They also speak for the poor and have been active in mobilisations against the arbitrary bulldozing of katchi abadis, street vendors, people affected by mega development projects, workers of state-owned enterprises facing privatisation and downsizing, and many more. They care about future generations whose very right to life is threatened by war, environmental degradation and a rapacious economic model that is based purely on profit. They raise the consciousness of other youth so that collectively we can build a peaceful and sustainable future.
They struggle for a Pakistan that is federal, democratic and committed to the welfare of all its people. It is imperative that the rulers of this country, and the unelected apparatuses of the state most of all, recognize that the building of a peaceful, progressive and prosperous Pakistan is dependent on the politically conscious youth of today and that if their rights are not protected, then the establishment will responsible for putting the entire country’s future in the balance.
There is perhaps no institution that better reflects the still essentially colonial nature of the Pakistani state than that which is supposed to dispense justice to the people. Since it came into existence under our British masters, the lower judiciary with which ordinary masses come into contact every day, that which claims to uphold the ‘rule of law’, has functioned as a barely disguised tyranny.
The AWP and PrSf activists along with 19 other young men whose crime was that they stood outside the Islamabad Press Club to peacefully protest state repression, are now themselves being put through the grinder of our judicial apparatus.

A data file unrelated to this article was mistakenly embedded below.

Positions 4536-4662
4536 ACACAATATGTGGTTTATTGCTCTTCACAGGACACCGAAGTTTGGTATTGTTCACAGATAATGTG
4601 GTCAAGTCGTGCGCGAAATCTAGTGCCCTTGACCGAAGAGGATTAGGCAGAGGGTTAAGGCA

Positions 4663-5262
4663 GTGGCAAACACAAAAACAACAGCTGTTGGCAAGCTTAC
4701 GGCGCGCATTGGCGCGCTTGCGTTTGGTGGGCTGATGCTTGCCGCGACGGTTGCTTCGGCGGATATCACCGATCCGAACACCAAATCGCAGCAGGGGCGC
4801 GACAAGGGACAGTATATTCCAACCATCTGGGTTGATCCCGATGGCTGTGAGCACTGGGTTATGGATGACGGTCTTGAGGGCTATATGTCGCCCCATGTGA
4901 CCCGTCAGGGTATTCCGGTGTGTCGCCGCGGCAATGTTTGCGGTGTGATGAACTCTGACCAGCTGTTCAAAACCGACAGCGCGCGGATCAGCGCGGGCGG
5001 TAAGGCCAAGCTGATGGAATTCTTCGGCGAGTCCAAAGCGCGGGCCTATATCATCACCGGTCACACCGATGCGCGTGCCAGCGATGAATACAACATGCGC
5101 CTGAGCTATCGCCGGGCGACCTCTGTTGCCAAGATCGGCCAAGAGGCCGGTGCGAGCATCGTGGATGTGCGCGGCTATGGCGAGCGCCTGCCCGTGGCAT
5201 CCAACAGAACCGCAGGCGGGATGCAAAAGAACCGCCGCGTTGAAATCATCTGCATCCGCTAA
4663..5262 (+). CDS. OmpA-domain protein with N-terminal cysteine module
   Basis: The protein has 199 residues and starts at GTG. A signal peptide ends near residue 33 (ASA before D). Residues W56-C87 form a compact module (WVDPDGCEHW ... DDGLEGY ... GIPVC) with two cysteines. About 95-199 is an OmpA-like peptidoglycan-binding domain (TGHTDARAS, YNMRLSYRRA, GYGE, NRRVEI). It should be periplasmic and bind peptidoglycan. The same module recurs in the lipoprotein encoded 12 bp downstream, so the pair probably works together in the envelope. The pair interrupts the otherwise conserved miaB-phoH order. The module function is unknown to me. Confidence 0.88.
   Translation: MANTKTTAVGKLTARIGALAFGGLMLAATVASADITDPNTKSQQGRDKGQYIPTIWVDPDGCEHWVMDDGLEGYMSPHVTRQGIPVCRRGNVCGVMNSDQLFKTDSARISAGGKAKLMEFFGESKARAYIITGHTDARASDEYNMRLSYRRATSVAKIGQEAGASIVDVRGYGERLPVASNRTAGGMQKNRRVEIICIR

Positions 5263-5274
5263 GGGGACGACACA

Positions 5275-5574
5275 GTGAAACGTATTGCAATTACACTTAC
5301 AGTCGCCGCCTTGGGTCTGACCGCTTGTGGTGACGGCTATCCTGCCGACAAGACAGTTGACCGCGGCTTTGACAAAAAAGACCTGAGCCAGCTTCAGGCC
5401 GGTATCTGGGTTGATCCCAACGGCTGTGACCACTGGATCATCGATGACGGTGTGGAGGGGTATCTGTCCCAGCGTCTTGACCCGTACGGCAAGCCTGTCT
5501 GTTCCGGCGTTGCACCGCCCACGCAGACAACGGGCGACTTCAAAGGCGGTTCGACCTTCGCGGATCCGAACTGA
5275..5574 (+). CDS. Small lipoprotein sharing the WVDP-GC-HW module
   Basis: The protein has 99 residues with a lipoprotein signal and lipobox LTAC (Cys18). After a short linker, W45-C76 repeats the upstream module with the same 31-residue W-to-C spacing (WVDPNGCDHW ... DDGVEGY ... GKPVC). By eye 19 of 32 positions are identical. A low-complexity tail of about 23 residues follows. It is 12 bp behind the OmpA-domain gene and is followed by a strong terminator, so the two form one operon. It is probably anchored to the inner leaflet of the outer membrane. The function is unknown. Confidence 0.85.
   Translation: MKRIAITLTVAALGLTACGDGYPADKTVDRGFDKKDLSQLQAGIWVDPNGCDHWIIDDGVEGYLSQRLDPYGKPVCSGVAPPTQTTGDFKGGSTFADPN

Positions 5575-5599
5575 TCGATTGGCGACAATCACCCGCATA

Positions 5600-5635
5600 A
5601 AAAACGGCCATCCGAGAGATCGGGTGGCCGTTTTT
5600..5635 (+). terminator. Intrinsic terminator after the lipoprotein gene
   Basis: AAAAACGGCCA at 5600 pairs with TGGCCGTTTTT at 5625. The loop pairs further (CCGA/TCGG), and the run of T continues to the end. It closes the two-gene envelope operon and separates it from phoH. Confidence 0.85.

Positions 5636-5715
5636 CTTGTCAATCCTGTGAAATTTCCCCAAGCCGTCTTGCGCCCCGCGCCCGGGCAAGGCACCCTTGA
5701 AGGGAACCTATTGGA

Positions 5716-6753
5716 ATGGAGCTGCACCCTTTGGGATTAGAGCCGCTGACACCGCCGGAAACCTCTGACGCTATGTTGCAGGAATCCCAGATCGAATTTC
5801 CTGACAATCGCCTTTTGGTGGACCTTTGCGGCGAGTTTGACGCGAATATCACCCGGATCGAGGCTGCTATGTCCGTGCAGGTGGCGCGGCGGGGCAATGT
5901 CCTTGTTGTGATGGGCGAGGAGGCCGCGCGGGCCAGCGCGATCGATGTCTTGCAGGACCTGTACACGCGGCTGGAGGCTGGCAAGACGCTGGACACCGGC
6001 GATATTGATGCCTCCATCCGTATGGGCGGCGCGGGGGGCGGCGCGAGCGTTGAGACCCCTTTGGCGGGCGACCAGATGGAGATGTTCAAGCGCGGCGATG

Who are the young activists? and what is their crime? Here is all you need to know about the detained activists.
Ammar Rashid is a researcher, political worker, and musician. He was recently elected as president of the AWP Punjab chapter.
A graduate of the Lahore University of Management Sciences (LUMS) and Sussex University, London, Ammar has taught at Quaid-i-Azam University and at the Pakistan Institute of Development Economics (PIDE). His professional work has centered around the political economy of education, housing, health, and gender.
Regularly performing revolutionary songs and poetry at political events, Ammar wears his commitment to the people and youth of Pakistan on his sleeve.
He, along with his fellow protesters are society’s conscience.
Saifullah Nasar is an academic, political worker and an anthropologist, who has been associated with the AWP since 2017. With a master’s degree in anthropology from Central European University, Hungary, Saif’s thesis examined the interaction and evolution of tribe and state in post-colonial Balochistan. Saif has also worked as a researcher at Humboldt University, Berlin.
Noufil Saleemi is a finance graduate from LUMS, who recently got admission at Oxford University. He has been associated with the AWP for several years and is a co-author of the AWP policy paper on “Alternative to Austerity and Neoliberalism in Pakistan”.
Shah Rukn-e-Alam is a researcher and a student, currently pursuing his MPhil in economics at QAU. He recently joined the AWP’s student wing, the Progressive Students Front. He is committed to creative, critical thinking and cares deeply for encouraging freedom of expression in Pakistan.